Numerous renters struggle to obtain their security deposit once their lease agreement ends. A landlord will typically return a remainder with a lengthy, itemized report explaining how the cash was spent.
As a tenant, the itemized list can be your enemy if you don’t know what the security deposit covers. However, knowing what the proprietor can and can’t use the deposit for can prevent you from being swindled. Here’s a list of ways in which your landlord can nibble at your deposit.
1. Nonpayment of Rent
Most states will permit the landlord to retain a portion of or all the security deposit when you don’t pay your rent. Beware that nonpayment of rent is a violation of the lease.
When you don’t meet your contractual obligation to pay your monthly rent, the landlord is typically permitted to keep a segment of the security deposit necessary to cover the lost rent.
Numerous proprietors repaint a rental’s interior to attract new tenants. It’s routine and typically conducted every couple of years, so the landlord can’t subtract the costs of purchasing paint or hiring a painter from the security deposit. However, if you painted the walls with some hideous shade or drew art, the repainting cost is deductible.
The same applies if repainting becomes necessary because you or your guests smoked in the dwelling, resulting in wall stains. Similarly, if you painted without permission, the landlord will be able to deduct the cost of supplies and a painter to restore the wall to its initial color compared to when you moved in.
3. Elimination of Abandoned Items
If you leave things behind at a rental and they’re considered abandoned, then the landlord can charge the disposal of the items against your deposit. If the landlord is required to store items for you, the proprietor may deduct the storage charges from your deposit as well.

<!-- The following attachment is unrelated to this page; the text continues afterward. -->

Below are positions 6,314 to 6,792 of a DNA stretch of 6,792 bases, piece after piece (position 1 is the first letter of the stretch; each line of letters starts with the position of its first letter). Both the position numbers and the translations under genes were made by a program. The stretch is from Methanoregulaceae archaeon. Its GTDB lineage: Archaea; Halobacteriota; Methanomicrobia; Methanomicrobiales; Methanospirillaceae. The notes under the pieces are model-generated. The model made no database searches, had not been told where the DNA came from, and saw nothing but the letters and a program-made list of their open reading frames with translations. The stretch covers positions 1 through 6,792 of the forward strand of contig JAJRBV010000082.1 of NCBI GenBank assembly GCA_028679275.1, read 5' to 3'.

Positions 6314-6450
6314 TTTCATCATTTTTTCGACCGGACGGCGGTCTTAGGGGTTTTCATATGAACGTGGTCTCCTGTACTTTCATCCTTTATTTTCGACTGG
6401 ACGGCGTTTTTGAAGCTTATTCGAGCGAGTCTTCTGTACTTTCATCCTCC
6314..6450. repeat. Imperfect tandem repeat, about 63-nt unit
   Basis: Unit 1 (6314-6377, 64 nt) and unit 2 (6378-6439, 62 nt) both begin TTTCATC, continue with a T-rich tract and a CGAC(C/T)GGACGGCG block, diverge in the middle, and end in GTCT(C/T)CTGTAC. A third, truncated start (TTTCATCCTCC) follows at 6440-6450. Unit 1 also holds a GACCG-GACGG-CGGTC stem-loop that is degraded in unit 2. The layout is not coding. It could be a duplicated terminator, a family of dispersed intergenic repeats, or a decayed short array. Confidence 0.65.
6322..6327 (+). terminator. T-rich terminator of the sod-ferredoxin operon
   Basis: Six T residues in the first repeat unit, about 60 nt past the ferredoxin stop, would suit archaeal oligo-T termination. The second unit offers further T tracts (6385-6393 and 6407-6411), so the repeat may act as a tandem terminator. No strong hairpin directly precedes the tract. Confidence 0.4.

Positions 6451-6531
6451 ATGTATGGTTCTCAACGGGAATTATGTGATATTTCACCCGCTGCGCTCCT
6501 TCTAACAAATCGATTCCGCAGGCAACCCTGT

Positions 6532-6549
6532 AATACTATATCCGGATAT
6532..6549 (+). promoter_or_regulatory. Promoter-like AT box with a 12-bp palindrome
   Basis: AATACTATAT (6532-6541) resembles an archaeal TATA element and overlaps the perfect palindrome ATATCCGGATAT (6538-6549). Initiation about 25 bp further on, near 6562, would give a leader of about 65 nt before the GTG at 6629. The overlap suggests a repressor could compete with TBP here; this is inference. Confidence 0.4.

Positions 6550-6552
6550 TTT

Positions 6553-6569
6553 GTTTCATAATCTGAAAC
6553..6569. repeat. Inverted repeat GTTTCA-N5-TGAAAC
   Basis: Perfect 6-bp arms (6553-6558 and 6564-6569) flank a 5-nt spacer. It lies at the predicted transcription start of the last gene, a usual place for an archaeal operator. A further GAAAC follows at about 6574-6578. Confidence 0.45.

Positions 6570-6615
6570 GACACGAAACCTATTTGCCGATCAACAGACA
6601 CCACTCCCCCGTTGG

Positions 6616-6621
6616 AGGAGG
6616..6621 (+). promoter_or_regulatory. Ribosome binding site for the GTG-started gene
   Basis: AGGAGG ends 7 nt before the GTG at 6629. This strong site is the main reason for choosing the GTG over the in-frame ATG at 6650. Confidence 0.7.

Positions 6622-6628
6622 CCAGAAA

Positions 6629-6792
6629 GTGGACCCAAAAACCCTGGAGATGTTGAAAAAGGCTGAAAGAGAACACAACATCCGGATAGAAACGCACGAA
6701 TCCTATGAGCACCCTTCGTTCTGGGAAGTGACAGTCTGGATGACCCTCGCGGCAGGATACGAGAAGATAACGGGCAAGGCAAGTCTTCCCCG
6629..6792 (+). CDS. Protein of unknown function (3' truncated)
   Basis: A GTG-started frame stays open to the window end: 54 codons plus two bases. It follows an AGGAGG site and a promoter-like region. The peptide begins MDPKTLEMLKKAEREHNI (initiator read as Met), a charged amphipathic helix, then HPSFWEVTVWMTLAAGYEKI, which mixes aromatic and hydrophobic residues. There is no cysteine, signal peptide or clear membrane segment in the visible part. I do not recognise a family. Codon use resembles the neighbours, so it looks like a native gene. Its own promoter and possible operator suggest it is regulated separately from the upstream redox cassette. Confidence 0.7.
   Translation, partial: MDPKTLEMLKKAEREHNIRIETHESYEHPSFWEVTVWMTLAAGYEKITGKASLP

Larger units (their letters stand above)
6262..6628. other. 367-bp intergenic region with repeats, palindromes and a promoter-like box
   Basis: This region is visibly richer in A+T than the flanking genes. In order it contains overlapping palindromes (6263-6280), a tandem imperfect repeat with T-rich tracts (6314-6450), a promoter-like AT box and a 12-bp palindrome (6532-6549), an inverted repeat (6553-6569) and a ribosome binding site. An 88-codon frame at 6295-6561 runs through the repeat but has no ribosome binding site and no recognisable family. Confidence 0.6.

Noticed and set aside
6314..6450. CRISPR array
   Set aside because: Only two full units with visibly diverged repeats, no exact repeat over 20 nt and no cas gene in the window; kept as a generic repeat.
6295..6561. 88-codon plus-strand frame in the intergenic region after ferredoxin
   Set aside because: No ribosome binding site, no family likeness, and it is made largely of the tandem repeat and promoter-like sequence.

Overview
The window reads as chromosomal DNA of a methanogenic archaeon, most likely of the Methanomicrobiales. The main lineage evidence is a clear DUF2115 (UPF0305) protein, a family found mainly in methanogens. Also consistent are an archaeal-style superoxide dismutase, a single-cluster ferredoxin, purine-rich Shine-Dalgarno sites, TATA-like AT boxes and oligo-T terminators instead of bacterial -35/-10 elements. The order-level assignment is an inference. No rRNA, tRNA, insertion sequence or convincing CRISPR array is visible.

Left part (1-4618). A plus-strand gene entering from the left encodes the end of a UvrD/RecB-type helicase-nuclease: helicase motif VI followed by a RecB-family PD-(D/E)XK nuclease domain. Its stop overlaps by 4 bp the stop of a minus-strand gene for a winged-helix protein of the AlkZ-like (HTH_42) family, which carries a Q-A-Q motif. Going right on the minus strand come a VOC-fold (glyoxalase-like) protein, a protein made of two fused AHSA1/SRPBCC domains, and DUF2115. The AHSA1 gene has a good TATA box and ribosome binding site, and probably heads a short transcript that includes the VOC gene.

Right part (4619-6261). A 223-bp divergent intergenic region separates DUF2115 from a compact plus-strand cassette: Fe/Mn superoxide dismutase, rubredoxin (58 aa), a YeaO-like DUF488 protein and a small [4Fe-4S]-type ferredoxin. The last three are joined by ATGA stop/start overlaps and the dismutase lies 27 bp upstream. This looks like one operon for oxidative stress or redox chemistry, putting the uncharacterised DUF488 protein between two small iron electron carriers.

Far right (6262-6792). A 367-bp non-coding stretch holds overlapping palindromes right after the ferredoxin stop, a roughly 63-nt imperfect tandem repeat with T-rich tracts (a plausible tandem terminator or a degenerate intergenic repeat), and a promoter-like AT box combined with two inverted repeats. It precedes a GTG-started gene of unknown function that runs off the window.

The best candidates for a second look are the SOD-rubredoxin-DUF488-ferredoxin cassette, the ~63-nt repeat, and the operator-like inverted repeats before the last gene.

4. Property Damage
If you or your guests cause excess property damage, the landlord can use the security deposit toward replacement or repair. Some damage is rather obvious, for instance big holes in the floor or wall or broken fixtures.
Other conditions that may not be instantly apparent are also deductible from the deposit. They include missing or broken window blinds, broken appliances due to negligence, and missing smoke detectors.
5. Cleaning Costs
Normally, the landlord can’t use the security deposit to clean the property because of ordinary wear and tear. Bear in mind that the landlord should clean the rental before the next renter moves in.
However, the landlord may be able to retain the deposit if the required cleaning is excessive. For instance, if you left trash all over the unit, food in the refrigerator, and several personal belongings throughout the unit, the proprietor may use a portion of the deposit to cover the expenses.
At times renters leave behind an insect infestation, such as ticks together with their belongings. When this happens, the property owner can deduct the cost of any fumigation or other extermination charges from the deposit.
Renters often misunderstand the rules for deducting and handling security deposit. Fortunately, this guide will reveal instances in which the landlord can deduct your security deposit.
For more information on the ways in which your landlord can nibble away at your security deposit, contact us at Apartment Agents or leave a comment.